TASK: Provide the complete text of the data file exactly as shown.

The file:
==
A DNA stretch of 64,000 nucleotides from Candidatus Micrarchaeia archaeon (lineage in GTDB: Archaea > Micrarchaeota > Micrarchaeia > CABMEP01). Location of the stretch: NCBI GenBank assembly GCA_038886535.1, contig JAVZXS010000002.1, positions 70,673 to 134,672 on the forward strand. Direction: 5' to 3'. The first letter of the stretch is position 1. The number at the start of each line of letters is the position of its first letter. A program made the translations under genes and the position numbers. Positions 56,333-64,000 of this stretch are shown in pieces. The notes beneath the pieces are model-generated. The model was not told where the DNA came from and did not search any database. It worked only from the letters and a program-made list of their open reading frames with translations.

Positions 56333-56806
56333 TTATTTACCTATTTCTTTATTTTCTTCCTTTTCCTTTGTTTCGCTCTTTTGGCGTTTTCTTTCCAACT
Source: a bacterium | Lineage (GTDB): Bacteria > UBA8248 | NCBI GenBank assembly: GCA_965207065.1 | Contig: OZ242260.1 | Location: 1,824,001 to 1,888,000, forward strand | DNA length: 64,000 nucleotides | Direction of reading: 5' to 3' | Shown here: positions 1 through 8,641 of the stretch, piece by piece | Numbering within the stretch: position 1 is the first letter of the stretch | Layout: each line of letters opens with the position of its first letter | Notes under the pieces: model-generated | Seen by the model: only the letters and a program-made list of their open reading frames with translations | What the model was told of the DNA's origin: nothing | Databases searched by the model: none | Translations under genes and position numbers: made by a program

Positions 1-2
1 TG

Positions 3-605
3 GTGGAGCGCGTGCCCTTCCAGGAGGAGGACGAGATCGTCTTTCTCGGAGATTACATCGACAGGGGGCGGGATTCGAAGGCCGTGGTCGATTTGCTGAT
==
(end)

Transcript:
A DNA stretch of 64,000 nucleotides from Candidatus Micrarchaeia archaeon (lineage in GTDB: Archaea > Micrarchaeota > Micrarchaeia > CABMEP01). Location of the stretch: NCBI GenBank assembly GCA_038886535.1, contig JAVZXS010000002.1, positions 70,673 to 134,672 on the forward strand. Direction: 5' to 3'. The first letter of the stretch is position 1. The number at the start of each line of letters is the position of its first letter. A program made the translations under genes and the position numbers. Positions 56,333-64,000 of this stretch are shown in pieces. The notes beneath the pieces are model-generated. The model was not told where the DNA came from and did not search any database. It worked only from the letters and a program-made list of their open reading frames with translations.

Positions 56333-56806
56333 TTATTTACCTATTTCTTTATTTTCTTCCTTTTCCTTTGTTTCGCTCTTTTGGCGTTTTCTTTCCAACT
Source: a bacterium | Lineage (GTDB): Bacteria > UBA8248 | NCBI GenBank assembly: GCA_965207065.1 | Contig: OZ242260.1 | Location: 1,824,001 to 1,888,000, forward strand | DNA length: 64,000 nucleotides | Direction of reading: 5' to 3' | Shown here: positions 1 through 8,641 of the stretch, piece by piece | Numbering within the stretch: position 1 is the first letter of the stretch | Layout: each line of letters opens with the position of its first letter | Notes under the pieces: model-generated | Seen by the model: only the letters and a program-made list of their open reading frames with translations | What the model was told of the DNA's origin: nothing | Databases searched by the model: none | Translations under genes and position numbers: made by a program

Positions 1-2
1 TG

Positions 3-605
3 GTGGAGCGCGTGCCCTTCCAGGAGGAGGACGAGATCGTCTTTCTCGGAGATTACATCGACAGGGGGCGGGATTCGAAGGCCGTGGTCGATTTGCTGAT